President Obama will sign the $787 billion stimulus package into law this week, with approximately 35% going towards tax cuts and the rest going towards stimulus spending. Just about everyone stands to benefit from the stimulus in some fashion in the short-term, but a few demographics have an opportunity to reap more gains than others. Here is a list of seven groups of Americans who stand to gain the most from the soon to be enacted stimulus package.
1. Wage Earners & the Self-Employed
Wage earners and the self-employed are eligible for up to $400 a year for single taxpayers and up to $800 for couples filing jointly in both 2009 and 2010. If you are single, the credit starts to phase out at an adjusted gross income of $75,000. If you are part of a couple filing jointly, your phaseout would begin at $150,000 of adjusted gross income. You’re probably wondering when the check will arrive. It won’t. The IRS will begin reducing withholding taxes automatically at the clip of about $30-$40 a month. If you are self-employed, you can claim your credit when you file your return for 2009.
2. First-Time Homebuyers
Thinking of buying your first house? Although the oft-mentioned $15,000 credit for all home purchases was dropped from the final stimulus package, first-time home buyers can still claim a tax credit of up to $8,000 if the home is purchased between January 1st and December 1st of this year. If you purchase between these dates, you won’t have to repay the credit, as those who purchased in 2008 are required to. This is only for primary residences and the house cannot be sold within 3 years in order to keep the credit. Huge bummer for aspiring house flippers.
3. Home-Owners Looking to Improve Home Energy-Efficiency
If you’ve been thinking of adding new windows, an outer door, insulation, or other energy-efficient improvements around the house, this might be a smart year to do so. The max energy-efficiency credit has been raised from $500 to $1,500, and from 10% of the project’s cost to 30%. Additional purchases include energy efficient appliances such as air conditioners and water heaters. Before making a purchase, make sure the product is eligible for the credit.
4. Vehicle Buyers
If you purchase a new car, light truck, SUV, motorcycle, or RV after the package has been signed, you are able to deduct state and local sales or excise tax on the first $49,500 of the vehicle’s cost. This deduction starts to phase out for single taxpayers with adjusted gross incomes over $125,000 and couples over $250,000. You get the deduction whether or not you itemize on your return. If you’re in the market for a plug-in hybrid, you could benefit from a credit of at least $2,500 on up to $7,500.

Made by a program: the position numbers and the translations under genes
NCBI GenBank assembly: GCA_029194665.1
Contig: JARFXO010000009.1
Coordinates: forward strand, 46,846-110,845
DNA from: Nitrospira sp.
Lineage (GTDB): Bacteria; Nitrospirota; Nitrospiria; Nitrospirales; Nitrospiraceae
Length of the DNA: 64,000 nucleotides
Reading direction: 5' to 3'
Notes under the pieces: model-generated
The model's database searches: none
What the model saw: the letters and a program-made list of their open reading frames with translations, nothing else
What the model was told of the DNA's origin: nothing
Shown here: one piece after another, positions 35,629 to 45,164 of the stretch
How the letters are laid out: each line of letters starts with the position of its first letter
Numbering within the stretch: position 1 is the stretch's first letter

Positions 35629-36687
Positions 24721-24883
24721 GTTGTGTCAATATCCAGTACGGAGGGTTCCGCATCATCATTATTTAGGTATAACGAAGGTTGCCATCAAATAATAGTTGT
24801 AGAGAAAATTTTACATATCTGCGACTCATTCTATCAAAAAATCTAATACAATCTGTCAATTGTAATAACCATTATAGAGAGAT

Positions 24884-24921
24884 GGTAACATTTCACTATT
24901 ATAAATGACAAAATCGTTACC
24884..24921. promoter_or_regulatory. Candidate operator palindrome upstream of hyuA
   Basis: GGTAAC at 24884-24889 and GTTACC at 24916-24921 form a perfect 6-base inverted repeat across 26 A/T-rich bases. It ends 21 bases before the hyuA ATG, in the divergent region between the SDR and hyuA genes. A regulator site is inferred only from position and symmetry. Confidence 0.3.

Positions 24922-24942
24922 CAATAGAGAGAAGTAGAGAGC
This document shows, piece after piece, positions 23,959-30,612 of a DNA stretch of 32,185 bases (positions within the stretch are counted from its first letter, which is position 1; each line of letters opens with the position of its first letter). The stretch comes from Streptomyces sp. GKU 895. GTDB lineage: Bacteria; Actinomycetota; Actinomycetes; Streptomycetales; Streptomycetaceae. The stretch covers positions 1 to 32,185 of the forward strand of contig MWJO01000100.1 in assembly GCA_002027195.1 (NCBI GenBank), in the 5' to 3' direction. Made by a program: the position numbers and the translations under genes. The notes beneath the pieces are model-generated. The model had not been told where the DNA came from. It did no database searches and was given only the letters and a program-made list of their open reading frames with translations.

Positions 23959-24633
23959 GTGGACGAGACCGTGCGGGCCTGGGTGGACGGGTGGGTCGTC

The American Opportunity (formerly known as HOPE) credit for college expenses will increase from $1,800 to $2,500 in both 2009 and 2010. The credit covers 100% of the first $2,000 of tuition and related expenses per year and 25% of the next $2,000. This credit has also been extended from two to four years of college and can now count against book purchases. Credits are phased out for singles earning over $80,000, and married couples earning $160,000.
6. The Unemployed
Have you been laid off recently? Take some solace in knowing that the first $2,400 in unemployment benefits received can now be excluded from income. Additionally, you may also be eligible for a 65% subsidy for up to 9 months if you stay on your former employers health insurance policy. You will also start to receive a $25 weekly increase in your benefit check.
If you’ve been worried that your 26 weeks of unemployment benefits were almost up, you may now benefit from up to an additional 33 weeks through the end of the year. Check with your local unemployment office for further clarification.
7. Middle Classers Scheduled to Get an AMT Tax Hit
Middle classers can expect a $500 increase in the AMT exemption for individuals, to $46,700, and a $1,000 increase for couples, up to $70,950. This temporary fix is thought to free 26 million families from the AMT in 2009.
The stimulus package has not done much to solve the foreclosure and negative equity problems that the country is facing, and the market has reacted with uncertainty as a result. Many homeowners were hoping an across-the-board interest rate decrease would be worked into the stimulus package and were disappointed to get no relief in this area. The next step for the Obama administration should be to create a plan to help stem foreclosures before they’ve already happened. Meanwhile, how much do you stand to gain from the stimulus package?
For more of GE Miller’s writing, visit 20somethingfinance.com